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I need to gather posts from two mysql tables that have different columns and provide a WHERE clause to each set of tables. I appreciate the help, thanks in advance.

This is what I have tried...

SELECT 
  blabbing.id, 
  blabbing.mem_id, 
  blabbing.the_blab, 
  blabbing.blab_date, 
  blabbing.blab_type, 
  blabbing.device, 
  blabbing.fromid, 
  team_blabbing.team_id
FROM 
  blabbing
LEFT OUTER JOIN 
  team_blabbing 
 ON team_blabbing.id = blabbing.id 
WHERE 
  team_id IN ($team_array) || 
  mem_id='$id' || 
  fromid='$logOptions_id'
ORDER BY 
  blab_date DESC 
LIMIT 20

I know that this is messy, but i'll admit, I am no mysql veteran. I'm a beginner at best... Any suggestions?

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1  
I am not really sure what your question is. –  RedFilter Dec 9 '11 at 17:30
    
Well as you can see the tables have one column that is not in common "team_id". I need to be able to set a where clause for each table and use the team_id in a variable. Does that help? –  Juan Gonzales Dec 9 '11 at 17:41

3 Answers 3

You could put the where-clauses in subqueries:

select
  *
from
  (select * from ... where ...) as alias1  -- this is a subquery
left outer join
  (select * from ... where ...) as alias2  -- this is also a subquery
on
  ....
order by
  ....

Note that you can't use subqueries like this in a view definition.

You could also combine the where-clauses, as in your example. Use table aliases to distinguish between columns of different tables (it's a good idea to use aliases even when you don't have to, just because it makes things easier to read). Example:

select
  *
from
  <table> as alias1
left outer join
  <othertable> as alias2
on
  ....
where
  alias1.id = ... and alias2.id = ...  -- aliases distinguish between ids!!
order by
  ....
share|improve this answer

Two suggestions for you since a relative newbie in SQL. Use "aliases" for your tables to help reduce SuperLongTableNameReferencesForColumns, and always qualify the column names in a query. It can help your life go easier, and anyone AFTER you to better know which columns come from what table, especially if same column name in different tables. Prevents ambiguity in the query. Your left join, I think, from the sample, may be ambigous, but confirm the join of B.ID to TB.ID? Typically a "Team_ID" would appear once in a teams table, and each blabbing entry could have the "Team_ID" that such posting was from, in addition to its OWN "ID" for the blabbing table's unique key indicator.

SELECT 
      B.id, 
      B.mem_id, 
      B.the_blab, 
      B.blab_date, 
      B.blab_type, 
      B.device, 
      B.fromid, 
      TB.team_id
   FROM 
      blabbing B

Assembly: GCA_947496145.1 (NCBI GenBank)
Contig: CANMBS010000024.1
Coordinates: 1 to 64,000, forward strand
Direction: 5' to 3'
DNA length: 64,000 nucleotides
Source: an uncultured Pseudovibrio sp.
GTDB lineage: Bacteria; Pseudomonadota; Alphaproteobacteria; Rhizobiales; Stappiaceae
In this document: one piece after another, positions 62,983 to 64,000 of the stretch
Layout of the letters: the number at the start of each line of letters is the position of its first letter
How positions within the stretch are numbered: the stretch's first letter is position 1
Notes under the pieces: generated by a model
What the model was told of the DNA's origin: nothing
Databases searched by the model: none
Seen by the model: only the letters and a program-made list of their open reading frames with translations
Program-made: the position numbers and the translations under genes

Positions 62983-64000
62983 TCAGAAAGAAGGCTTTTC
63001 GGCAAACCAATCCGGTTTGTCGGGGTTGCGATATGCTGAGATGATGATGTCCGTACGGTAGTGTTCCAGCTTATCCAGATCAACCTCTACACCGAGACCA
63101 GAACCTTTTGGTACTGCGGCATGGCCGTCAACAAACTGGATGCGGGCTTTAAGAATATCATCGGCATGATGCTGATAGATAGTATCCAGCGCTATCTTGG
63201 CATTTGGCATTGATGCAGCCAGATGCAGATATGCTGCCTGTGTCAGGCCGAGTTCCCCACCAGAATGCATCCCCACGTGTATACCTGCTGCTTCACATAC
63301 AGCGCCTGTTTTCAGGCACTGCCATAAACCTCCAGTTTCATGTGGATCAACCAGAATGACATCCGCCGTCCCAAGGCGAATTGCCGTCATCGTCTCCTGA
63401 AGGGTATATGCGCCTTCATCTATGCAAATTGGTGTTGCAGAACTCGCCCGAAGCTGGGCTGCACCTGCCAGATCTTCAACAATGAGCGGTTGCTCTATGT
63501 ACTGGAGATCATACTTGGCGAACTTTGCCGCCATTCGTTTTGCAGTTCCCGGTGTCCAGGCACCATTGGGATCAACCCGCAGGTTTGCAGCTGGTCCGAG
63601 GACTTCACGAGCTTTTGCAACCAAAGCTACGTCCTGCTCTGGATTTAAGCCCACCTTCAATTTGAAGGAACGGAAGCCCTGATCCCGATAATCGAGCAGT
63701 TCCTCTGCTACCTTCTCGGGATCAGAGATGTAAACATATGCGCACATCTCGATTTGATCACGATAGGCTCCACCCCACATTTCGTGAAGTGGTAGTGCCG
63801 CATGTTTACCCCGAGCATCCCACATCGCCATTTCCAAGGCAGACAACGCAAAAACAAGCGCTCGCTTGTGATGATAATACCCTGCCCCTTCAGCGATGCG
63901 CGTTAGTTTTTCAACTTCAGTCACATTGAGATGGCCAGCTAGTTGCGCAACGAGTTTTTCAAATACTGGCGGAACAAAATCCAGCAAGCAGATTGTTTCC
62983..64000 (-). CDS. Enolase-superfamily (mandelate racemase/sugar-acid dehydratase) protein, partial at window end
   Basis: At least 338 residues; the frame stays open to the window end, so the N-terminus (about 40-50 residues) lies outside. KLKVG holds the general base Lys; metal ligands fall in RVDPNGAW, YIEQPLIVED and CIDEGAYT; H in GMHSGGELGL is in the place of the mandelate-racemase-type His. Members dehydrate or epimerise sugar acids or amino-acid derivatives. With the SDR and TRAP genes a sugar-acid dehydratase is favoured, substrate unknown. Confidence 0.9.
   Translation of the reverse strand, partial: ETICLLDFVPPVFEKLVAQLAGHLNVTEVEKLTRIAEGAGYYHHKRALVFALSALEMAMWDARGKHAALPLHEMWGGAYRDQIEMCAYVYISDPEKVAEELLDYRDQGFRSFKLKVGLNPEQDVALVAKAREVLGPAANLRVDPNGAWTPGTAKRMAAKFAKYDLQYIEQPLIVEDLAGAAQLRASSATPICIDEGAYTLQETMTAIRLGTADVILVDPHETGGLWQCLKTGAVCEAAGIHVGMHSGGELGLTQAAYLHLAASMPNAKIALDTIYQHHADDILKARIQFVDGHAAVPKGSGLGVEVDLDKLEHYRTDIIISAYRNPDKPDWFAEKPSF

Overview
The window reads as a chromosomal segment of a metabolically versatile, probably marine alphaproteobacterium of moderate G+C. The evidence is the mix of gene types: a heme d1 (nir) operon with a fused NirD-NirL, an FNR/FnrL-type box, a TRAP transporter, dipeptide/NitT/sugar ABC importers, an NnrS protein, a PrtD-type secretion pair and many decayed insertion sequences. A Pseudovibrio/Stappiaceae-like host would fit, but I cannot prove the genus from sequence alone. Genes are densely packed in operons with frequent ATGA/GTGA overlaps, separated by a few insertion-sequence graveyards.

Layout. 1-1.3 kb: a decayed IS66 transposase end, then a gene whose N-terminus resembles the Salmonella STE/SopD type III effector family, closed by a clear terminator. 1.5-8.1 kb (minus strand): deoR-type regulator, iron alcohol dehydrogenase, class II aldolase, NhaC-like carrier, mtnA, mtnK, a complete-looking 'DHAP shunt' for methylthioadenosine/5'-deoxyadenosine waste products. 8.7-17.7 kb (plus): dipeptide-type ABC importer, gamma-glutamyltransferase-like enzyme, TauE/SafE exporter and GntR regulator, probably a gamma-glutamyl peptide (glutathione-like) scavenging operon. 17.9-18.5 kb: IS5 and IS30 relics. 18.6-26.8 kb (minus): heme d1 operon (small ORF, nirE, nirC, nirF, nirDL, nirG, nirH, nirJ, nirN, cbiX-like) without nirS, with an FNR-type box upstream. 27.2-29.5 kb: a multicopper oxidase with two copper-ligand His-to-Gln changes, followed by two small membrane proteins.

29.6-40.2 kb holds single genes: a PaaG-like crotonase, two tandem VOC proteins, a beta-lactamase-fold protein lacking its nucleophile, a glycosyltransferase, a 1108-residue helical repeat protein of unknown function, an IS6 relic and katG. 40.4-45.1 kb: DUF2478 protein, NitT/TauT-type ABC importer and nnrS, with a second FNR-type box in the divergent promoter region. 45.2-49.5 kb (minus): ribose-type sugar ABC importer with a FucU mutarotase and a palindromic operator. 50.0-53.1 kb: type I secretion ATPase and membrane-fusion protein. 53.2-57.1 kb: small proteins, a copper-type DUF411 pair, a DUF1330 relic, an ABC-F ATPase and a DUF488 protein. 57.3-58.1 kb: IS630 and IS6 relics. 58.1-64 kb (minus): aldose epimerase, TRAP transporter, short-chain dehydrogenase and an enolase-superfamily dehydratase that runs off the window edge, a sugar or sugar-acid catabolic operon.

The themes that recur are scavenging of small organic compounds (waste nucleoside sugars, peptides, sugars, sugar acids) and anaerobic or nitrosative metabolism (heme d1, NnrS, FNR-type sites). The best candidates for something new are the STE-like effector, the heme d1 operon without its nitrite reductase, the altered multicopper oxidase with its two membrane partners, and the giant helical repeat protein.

LEFT JOIN team_blabbing TB
            ON B.ID = TB.ID
   WHERE 
         TB.Team_ID IN ( you can't do a direct $team_array here )
      OR B.mem_id = SomeParameter
      OR b.FromID = AnotherParameter
   ORDER BY 
      B.blab_date DESC 
   LIMIT 20

Where you were trying the $team_array, you would have to build out the full list as expected, such as

TB.Team_ID IN ( 1, 4, 18, 23, 58 )

Also, not logical "||" or, but SQL "OR"

EDIT -- per your comment

This could be done in a variety of ways, such as dynamic SQL building and executing, calling multiple times, once for each ID and merging the results, or additionally, by doing a join to yet another temp table that gets cleaned out say... daily.

If you have another table such as "TeamJoins", and it has say... 3 columns: a date, a sessionid and team_id, you could daily purge anything from a day old of queries, and/or keep clearing each time a new query by the same session ID (as it appears coming from PHP). Have two indexes, one on the date (to simplify any daily purging), and second on (sessionID, team_id) for the join.

Then, loop through to do inserts into the "TempJoins" table with the simple elements identified.

THEN, instead of a hard-coded list IN, you could change that part to

   ...
 FROM 
      blabbing B
          LEFT JOIN team_blabbing TB
             ON B.ID = TB.ID
             LEFT JOIN TeamJoins TJ
                on TB.Team_ID = TJ.Team_ID
   WHERE 
         TB.Team_ID IN NOT NULL
      OR B.mem_id ... rest of query
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Thanks, I'll try it and get back to you. –  Juan Gonzales Dec 9 '11 at 17:53
    
How can I get the $team_array output if the array is constantly changing without using a variable? –  Juan Gonzales Dec 9 '11 at 18:15
    
@JuanGonzales, revised answer options. –  DRapp Dec 9 '11 at 18:47
up vote 0 down vote accepted

What I ended up doing is;

  • I added an extra column to my blabbing table called team_id and set it to null as well as another field in my team_blabbing table called mem_id
  • Then I changed the insert script to also insert a value to the mem_id in team_blabbing.
  • After doing this I did a simple UNION ALL in the query:

    SELECT 
      * 
     FROM 
      blabbing 
     WHERE 
      mem_id='$id' OR 
      fromid='$logOptions_id' 
    UNION ALL 
    SELECT 
     * 
     FROM 
      team_blabbing 
     WHERE 
      team_id 
     IN 
      ($team_array) 
    ORDER BY 
      blab_date DESC 
    LIMIT 20
    

I am open to any thought on what I did. Try not to be too harsh though:) Thanks again for all the info.

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